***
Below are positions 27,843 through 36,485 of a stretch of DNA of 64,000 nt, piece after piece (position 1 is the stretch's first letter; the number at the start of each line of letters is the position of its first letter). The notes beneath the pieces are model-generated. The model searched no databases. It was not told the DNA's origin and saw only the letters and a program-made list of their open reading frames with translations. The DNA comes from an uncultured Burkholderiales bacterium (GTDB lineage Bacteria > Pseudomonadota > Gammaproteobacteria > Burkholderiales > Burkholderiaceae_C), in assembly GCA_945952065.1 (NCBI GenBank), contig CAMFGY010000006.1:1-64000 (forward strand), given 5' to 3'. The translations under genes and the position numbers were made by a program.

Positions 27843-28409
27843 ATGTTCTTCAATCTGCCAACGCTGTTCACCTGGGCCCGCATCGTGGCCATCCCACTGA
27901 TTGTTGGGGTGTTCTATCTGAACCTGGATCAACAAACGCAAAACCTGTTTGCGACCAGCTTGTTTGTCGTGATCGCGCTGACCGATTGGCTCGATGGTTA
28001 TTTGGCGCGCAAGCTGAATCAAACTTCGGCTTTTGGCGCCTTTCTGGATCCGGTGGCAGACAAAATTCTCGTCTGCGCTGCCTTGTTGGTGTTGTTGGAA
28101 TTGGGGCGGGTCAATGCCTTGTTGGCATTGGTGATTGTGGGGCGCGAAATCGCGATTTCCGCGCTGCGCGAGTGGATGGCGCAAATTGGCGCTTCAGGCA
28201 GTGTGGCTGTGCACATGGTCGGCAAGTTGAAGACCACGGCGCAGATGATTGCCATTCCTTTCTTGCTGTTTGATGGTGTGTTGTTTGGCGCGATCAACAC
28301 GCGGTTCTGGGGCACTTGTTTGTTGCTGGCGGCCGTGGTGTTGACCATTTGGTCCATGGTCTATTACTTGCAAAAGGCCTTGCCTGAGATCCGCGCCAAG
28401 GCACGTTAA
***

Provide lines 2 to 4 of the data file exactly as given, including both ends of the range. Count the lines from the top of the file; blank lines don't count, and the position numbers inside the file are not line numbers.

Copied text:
Positions 27843-28409
27843 ATGTTCTTCAATCTGCCAACGCTGTTCACCTGGGCCCGCATCGTGGCCATCCCACTGA
27901 TTGTTGGGGTGTTCTATCTGAACCTGGATCAACAAACGCAAAACCTGTTTGCGACCAGCTTGTTTGTCGTGATCGCGCTGACCGATTGGCTCGATGGTTA